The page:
DVD rental and online movie streaming company Netflix (NASDAQ:NFLX) reached an agreement with Warner Brothers (NYSE:TWX), one of the biggest Hollywood movie studios, that focused on two important points of negotiation:
(i) Larger and cheaper catalog of Warner Brothers films available online (benefits Netflix)
As a result of the agreement, Netflix will have access to a larger portion of Warner Brothers' movie catalogue in order to stream online. DVDs from the studio will also be available at cheaper prices, which can help Netflix to avoid growing its content acquisition and revenue sharing costs which together currently cost Netflix nearly 30 cents for every $1 of revenue.
(ii) Length of DVD sell-through window (benefits Warner Brothers)
The agreement gives Warner Brothers a 28 day DVD sell-through window before new releases become available to Netflix subscribers, which we believe is positive for Warner Brothers’ DVD sales.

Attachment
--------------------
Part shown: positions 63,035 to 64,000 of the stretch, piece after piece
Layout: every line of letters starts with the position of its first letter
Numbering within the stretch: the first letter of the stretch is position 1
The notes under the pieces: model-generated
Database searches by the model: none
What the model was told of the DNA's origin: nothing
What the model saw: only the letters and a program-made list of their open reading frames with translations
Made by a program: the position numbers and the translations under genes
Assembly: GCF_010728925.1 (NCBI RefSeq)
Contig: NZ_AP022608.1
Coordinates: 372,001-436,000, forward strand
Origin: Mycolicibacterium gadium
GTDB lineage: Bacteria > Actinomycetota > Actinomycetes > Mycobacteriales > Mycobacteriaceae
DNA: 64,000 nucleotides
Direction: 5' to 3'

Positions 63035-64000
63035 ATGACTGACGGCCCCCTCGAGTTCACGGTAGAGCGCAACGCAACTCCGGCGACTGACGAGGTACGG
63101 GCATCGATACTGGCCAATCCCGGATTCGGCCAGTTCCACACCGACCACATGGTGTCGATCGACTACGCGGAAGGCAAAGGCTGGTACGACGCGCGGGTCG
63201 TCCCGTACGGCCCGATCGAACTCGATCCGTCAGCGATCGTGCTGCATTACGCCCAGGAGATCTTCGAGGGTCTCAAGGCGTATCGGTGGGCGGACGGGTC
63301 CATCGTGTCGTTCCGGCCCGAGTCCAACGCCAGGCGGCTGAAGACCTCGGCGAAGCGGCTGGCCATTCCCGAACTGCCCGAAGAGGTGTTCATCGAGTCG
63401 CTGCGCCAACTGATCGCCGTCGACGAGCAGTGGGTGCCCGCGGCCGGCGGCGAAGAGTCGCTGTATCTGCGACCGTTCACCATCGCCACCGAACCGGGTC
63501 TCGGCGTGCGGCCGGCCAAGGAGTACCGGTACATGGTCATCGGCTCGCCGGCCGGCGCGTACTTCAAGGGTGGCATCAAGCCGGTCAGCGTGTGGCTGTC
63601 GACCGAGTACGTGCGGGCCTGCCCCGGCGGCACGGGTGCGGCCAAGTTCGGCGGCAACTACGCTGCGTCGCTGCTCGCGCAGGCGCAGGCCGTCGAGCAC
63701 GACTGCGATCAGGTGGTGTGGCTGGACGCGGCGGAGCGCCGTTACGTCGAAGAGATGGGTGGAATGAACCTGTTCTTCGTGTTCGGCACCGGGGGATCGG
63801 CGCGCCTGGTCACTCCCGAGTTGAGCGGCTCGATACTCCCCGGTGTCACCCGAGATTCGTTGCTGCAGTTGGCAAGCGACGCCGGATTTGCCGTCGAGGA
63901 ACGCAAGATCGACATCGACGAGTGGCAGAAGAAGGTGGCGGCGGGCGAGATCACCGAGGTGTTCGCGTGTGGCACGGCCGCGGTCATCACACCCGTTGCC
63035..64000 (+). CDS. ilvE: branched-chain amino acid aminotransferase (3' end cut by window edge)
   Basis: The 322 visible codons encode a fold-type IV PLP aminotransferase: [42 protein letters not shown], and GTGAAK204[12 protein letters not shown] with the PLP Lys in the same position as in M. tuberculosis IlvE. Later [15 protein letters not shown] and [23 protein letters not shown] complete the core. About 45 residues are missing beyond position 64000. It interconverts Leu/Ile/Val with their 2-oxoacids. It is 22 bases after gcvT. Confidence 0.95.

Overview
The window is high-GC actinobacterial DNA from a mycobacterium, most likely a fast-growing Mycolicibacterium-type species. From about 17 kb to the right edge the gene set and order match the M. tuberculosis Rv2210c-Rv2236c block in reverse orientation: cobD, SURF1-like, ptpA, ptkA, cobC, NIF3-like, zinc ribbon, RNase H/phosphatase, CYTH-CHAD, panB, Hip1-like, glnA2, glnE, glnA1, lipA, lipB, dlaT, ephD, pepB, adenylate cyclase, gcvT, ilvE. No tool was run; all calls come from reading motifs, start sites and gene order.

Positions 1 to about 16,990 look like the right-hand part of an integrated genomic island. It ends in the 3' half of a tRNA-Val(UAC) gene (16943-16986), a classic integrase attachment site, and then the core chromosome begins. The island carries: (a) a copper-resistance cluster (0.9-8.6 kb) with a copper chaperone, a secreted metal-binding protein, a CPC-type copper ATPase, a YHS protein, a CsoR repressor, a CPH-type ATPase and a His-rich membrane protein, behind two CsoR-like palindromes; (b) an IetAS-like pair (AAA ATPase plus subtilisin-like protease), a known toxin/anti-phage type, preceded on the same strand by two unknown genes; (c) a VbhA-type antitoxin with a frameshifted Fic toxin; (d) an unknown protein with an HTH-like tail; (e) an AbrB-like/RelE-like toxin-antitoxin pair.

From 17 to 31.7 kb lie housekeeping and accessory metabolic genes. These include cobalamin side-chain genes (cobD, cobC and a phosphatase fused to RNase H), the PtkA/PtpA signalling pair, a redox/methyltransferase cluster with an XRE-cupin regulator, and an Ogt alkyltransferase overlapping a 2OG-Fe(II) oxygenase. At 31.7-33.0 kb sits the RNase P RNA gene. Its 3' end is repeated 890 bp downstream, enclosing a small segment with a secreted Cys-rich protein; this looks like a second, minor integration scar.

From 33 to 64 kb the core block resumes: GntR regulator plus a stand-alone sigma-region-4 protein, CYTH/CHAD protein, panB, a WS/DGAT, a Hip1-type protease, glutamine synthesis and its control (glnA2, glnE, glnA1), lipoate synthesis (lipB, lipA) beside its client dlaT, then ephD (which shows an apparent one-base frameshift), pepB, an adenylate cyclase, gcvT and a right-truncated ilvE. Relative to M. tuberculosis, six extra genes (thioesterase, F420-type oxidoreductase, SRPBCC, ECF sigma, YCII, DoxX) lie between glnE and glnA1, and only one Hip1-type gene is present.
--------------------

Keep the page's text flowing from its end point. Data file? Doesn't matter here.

Warner Brothers estimates that about 75% of DVD sales occur in the first four weeks after a release. Over the years, the home entertainment market has declined due to declining DVD sales. As a result, we view this as an attempt by Warner Brothers to obtain more profits from the initial sales period.
Other movie studios like Fox (NASDAQ:NWS) and Universal (NYSE:GE) have attempted a similar approach which signals an industry-wide trend on restricting DVD sales for new releases. Given the shift to more film consumption online, we believe Netflix benefits from the wider online inventory made available as a trade-off in negotiations with studios for a longer DVD sell-through window.
New releases from all studios comprise about 30% of Netflix's DVD shipments and most of the sales occur in the first four weeks after release. Since Netflix offers a subscription service and does not charge per DVD rental, we believe that a negative hit on Netflix revenues is less likely as few subscribers will change their usage as a result of the deal. Furthermore, competitors like Redbox are facing the same situation, thereby reducing incentives for customers to switch their film rental service.
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